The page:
Currently, as is the case in other energy-intensive sectors, high-temperature tunnel kilns fired with natural gas are used for firing products in the industrial brick and heavy clay industry. The production processes show correspondingly high energy-related CO₂ emissions. In addition, there are significant process-related CO₂ emissions, due to the release of carbonates contained in the clay and the combustion of additives.
A promising environmentally friendly alternative is electric kilns powered by green electricity. To date, however, this technology has only been implemented for small to medium-sized plants and batch processes. There are also promising carbon neutral alternatives for porosification agents, which are necessary to achieve good thermal as well as sound insulation, and which still need to be tested and evaluated in large-scale applications.
„We are aware of our responsibility as market leader. In the GreenBricks project, we are setting new global standards in industrial brick production with regard to energy efficiency and CO₂-emissions.“
In order to decarbonise the industrial production of bricks, GreenBricks pursues the following goals:
In order to optimise the process of brick production holistically, various tools / technologies are being developed in GreenBricks. This includes, above all, the creation of a digital twin of the dryer-burner-heat pump heat network as well as a model for techno-economic optimisation at the plant level.
In a further step, new recipes for clay mixtures with a minimal CO₂ footprint will be developed. This requires sophisticated screening, testing and optimisation procedures. The newly developed mixtures are tested and optimised in the brick molding/extrusion process, in the dryer and in the kiln under real production conditions and at various Wienerberger locations.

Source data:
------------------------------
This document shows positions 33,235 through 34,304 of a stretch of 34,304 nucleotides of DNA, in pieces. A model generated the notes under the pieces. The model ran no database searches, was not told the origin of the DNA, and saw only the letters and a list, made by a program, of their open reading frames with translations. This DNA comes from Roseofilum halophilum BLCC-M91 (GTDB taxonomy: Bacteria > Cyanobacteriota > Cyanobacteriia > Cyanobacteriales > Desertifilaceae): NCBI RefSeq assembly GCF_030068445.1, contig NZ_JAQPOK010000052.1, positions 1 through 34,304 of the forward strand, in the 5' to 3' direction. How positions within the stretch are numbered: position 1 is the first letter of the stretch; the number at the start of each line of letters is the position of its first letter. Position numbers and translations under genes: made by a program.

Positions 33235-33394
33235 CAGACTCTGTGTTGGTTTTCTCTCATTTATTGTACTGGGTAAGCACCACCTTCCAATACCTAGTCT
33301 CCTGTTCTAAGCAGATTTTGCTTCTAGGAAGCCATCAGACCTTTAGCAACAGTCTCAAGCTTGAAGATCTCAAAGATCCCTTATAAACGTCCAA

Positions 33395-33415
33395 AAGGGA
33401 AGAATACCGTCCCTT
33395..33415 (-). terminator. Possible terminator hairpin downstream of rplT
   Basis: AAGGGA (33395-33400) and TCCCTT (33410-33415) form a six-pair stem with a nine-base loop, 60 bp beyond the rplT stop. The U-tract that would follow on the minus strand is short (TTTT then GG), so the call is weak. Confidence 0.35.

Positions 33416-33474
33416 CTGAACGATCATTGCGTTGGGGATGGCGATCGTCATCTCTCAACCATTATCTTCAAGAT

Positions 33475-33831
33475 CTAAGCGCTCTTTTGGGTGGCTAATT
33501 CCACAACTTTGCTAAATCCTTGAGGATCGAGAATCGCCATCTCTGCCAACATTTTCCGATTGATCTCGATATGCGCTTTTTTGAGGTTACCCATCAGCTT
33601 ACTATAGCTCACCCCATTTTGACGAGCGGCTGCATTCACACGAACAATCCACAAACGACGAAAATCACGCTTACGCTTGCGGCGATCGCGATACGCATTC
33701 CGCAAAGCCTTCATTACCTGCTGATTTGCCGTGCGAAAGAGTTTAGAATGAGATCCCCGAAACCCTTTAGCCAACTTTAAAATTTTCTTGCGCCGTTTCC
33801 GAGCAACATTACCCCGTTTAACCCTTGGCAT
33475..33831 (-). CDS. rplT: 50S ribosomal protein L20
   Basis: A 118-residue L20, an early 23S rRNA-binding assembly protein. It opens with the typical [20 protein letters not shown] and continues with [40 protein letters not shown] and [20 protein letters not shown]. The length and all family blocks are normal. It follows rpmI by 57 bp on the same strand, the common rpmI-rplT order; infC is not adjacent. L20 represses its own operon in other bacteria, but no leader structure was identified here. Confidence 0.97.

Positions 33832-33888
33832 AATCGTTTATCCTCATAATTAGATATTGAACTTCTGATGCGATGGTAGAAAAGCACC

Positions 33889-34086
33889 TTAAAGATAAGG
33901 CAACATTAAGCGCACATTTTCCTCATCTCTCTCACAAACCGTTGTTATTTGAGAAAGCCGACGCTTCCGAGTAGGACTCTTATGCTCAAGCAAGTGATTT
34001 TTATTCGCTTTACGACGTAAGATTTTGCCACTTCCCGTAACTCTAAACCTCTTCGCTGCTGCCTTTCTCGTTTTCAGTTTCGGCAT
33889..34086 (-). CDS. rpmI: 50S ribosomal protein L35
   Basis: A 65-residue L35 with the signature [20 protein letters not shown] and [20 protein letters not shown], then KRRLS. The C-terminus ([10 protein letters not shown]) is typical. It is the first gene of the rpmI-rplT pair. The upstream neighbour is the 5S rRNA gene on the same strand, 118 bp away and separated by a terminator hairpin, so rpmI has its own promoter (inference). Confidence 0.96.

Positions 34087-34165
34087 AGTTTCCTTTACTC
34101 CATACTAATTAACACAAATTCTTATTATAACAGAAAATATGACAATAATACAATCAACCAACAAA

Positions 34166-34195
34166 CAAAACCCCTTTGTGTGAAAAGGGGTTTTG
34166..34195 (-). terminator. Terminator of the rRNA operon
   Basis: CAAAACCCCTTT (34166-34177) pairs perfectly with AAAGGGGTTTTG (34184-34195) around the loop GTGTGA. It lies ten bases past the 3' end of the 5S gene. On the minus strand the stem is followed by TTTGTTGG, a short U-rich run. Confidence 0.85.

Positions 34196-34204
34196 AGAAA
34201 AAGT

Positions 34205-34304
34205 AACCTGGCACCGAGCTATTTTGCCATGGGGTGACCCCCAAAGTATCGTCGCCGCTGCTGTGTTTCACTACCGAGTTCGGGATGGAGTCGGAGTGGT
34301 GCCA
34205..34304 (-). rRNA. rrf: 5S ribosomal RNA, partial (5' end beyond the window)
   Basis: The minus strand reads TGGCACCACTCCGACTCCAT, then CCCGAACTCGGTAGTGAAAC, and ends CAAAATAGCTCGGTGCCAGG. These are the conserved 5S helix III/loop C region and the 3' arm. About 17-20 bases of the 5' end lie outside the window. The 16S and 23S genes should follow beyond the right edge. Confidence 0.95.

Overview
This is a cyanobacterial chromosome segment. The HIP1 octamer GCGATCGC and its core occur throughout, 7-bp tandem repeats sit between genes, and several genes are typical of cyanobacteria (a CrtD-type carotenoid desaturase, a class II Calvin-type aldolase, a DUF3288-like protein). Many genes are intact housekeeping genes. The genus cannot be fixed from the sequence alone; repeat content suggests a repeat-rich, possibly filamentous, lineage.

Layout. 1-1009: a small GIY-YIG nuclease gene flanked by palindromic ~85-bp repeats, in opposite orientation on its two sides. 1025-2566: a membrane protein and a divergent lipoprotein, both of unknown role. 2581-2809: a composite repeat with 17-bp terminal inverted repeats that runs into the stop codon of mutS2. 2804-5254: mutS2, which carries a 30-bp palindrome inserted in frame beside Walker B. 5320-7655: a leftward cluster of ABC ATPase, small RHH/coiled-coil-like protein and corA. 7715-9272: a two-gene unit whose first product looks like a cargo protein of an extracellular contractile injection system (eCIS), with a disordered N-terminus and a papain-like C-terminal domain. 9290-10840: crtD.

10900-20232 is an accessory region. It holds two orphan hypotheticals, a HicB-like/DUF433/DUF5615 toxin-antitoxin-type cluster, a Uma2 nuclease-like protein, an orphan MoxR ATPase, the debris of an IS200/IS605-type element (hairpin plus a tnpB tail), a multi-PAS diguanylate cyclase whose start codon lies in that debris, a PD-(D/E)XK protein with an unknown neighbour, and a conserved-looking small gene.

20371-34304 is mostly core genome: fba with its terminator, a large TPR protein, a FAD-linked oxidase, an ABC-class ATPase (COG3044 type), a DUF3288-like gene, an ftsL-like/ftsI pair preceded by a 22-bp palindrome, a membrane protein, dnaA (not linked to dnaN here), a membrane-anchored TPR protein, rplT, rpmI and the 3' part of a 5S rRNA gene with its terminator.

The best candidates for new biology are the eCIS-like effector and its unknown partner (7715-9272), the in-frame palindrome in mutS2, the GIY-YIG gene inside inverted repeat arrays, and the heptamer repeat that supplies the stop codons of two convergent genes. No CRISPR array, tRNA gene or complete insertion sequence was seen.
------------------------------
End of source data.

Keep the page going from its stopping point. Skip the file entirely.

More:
To optimise the overall energy efficiency in the dryer - burner - heat pump heat network, the design of the tunnel dryer and its internal and external heat recovery technologies including an absorption heat pump will be analysed and adapted.
The gas-fired burner will be dismantled and replaced by a new type of electrically fired high-temperature kiln. The heat distribution in the kiln will be optimised at different levels using various models to be developed in the project. The new kiln will then be commissioned step by step and tested and evaluated up to a production capacity of 300 tons of bricks/day.
In a further step, the introduction of the technologies at plant level within the Wienerberger Group will be prepared and techno-economic site analyses of at least five plants in three countries will be carried out. In addition, CFD models will be used to evaluate the extent to which the knowledge gained in the project can be technically transferred to the electrification of batch and continuous kilns for the manufacture of other ceramic products or in other sectors.
Finally, an intensive dialog with relevant industrial, public, and political stakeholders is planned. This is to ensure that the concepts/technologies developed are socially accepted, ecologically compatible and economically feasible. In addition, extensive networking activities are planned to promote a broad use of the project results and findings in other ceramic sectors as well as industries that also use gas-fired burners on an industrial scale, and to initiate further research projects.
The project should lead to the following results: